Air India’s Expansion Sparks Concerns Among Middle Eastern Carriers: Saudia’s Chief Commercial Officer Warns of Potential Impact

Feature and Cover Air India's Expansion Sparks Concerns Among Middle Eastern Carriers Saudia's Chief Commercial Officer Warns of Potential Impact

India serves as a significant source of passenger traffic for numerous hub carriers, a fact not lost on industry observers. With Air India currently streamlining its operations and expanding its fleet to provide more direct long-haul services, there’s speculation about its potential impact on Middle Eastern carriers. During the CAPA India Aviation Summit 2024 in New Delhi, Arved von zur Muehlen, Saudia’s Chief Commercial Officer, shared insights on this matter.

Von zur Muehlen remarked that Air India’s recent resurgence and its future growth strategies could pose a challenge to the dominance of the major hub carriers in the Middle East. He highlighted the substantial presence of Emirates, Qatar Airways, and Etihad in India and the broader subcontinent, noting that a significant portion of this traffic comprises transit passengers rather than those flying directly to their destinations. Von zur Muehlen suggested that as Air India expands its nonstop flight offerings to popular global destinations, more Indian travelers may opt for the national carrier instead of taking connecting flights. Referring to Air India as a “sleeping giant,” he emphasized that the current high volume of hub traffic from India is largely due to the relatively weaker position of Air India in the market.

While acknowledging Saudia’s status as a Middle Eastern carrier, von zur Muehlen differentiated it from the other major Middle Eastern carriers by highlighting that over 90% of its traffic to and from India is point-to-point. He indicated that Saudia is not actively seeking additional bilateral rights from India, as it has yet to fully utilize its existing quota.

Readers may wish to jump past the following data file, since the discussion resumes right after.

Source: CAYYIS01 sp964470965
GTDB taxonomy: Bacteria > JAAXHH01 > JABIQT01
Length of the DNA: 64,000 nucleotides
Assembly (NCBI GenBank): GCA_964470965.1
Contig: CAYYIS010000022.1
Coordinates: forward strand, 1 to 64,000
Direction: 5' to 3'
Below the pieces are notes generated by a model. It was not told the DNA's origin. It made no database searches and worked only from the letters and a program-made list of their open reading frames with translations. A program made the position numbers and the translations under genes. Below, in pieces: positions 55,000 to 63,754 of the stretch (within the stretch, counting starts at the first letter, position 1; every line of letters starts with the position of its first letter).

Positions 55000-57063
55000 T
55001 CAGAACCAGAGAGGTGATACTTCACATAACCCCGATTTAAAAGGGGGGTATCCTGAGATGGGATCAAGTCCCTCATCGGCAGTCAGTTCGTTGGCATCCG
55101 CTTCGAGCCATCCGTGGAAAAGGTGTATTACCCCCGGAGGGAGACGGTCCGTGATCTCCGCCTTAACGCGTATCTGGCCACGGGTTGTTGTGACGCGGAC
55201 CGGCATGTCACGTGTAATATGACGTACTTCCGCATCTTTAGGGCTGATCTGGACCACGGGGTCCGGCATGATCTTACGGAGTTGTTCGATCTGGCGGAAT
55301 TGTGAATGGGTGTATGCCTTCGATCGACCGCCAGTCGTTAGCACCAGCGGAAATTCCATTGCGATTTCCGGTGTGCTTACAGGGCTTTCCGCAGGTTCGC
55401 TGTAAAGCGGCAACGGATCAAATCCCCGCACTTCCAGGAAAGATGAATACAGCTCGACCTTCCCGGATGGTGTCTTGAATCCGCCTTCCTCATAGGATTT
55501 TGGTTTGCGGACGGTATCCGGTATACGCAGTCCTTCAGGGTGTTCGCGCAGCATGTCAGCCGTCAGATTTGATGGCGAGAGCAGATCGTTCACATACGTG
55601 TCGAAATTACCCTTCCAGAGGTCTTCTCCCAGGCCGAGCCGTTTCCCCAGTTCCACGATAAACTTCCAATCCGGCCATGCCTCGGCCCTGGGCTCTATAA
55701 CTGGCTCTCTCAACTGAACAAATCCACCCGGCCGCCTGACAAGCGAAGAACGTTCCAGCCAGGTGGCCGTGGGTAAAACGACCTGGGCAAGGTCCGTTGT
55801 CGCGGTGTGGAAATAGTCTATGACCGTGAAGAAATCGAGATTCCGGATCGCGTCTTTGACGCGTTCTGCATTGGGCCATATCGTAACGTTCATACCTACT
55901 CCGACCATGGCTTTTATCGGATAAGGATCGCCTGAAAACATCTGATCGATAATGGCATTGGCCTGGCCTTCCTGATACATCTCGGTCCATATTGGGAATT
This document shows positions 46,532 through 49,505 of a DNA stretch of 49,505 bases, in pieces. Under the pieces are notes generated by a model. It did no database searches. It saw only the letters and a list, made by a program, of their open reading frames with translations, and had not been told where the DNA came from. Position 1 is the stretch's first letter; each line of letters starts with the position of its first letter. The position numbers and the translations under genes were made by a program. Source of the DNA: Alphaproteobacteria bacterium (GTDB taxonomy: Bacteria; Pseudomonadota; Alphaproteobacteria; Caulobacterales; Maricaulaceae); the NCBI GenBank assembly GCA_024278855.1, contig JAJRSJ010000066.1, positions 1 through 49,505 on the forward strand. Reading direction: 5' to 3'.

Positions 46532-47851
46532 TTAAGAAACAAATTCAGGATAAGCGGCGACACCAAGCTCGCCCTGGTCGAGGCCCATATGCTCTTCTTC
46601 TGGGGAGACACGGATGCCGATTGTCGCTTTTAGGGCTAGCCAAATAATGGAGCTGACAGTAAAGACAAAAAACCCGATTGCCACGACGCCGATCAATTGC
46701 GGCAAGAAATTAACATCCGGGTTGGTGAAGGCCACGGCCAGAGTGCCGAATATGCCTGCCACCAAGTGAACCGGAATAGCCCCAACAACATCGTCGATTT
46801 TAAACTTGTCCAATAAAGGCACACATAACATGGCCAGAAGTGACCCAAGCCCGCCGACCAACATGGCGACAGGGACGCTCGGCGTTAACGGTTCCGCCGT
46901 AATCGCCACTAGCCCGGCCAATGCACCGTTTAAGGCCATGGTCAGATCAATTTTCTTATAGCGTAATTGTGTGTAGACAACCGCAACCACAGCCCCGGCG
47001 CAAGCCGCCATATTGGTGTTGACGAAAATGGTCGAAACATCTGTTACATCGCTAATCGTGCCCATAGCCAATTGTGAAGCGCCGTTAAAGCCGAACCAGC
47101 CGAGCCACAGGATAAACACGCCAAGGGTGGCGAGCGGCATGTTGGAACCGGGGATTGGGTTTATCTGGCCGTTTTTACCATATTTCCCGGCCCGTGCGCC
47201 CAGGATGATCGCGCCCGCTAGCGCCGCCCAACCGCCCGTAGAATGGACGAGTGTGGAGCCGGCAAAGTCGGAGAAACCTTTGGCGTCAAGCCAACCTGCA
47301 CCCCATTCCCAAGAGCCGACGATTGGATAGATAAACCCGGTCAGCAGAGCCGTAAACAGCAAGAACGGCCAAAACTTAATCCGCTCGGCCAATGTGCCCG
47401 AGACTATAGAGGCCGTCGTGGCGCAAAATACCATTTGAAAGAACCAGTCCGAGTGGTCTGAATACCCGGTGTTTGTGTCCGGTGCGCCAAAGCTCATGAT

The desire for increased access to Indian airports among foreign carriers, particularly those from the Middle East, is evident. However, the bilateral agreements governing air traffic rights have not undergone significant revisions in a considerable time, prompting foreign carriers to seek expanded opportunities in the Indian market. In 2022, the UAE proposed adding another 50,000 seats per week between the two countries, which would benefit Dubai-based carriers seeking a greater presence in India. Indian authorities, however, have shown reluctance to revise these agreements, prioritizing the growth and development of domestic carriers to cater to local demand. Air India’s CEO Campbell Wilson supports this stance, emphasizing the importance of nurturing a robust network and fleet.

India’s position on granting additional rights to foreign carriers appears steadfast, with little indication of softening. Even in instances where negotiations are possible, India seeks to ensure mutual benefit. For instance, reports earlier this year suggested that India proposed receiving nine seats for every extra seat offered to Kuwait. The outcome of these negotiations and their implications for the aviation landscape in the coming years remain uncertain.


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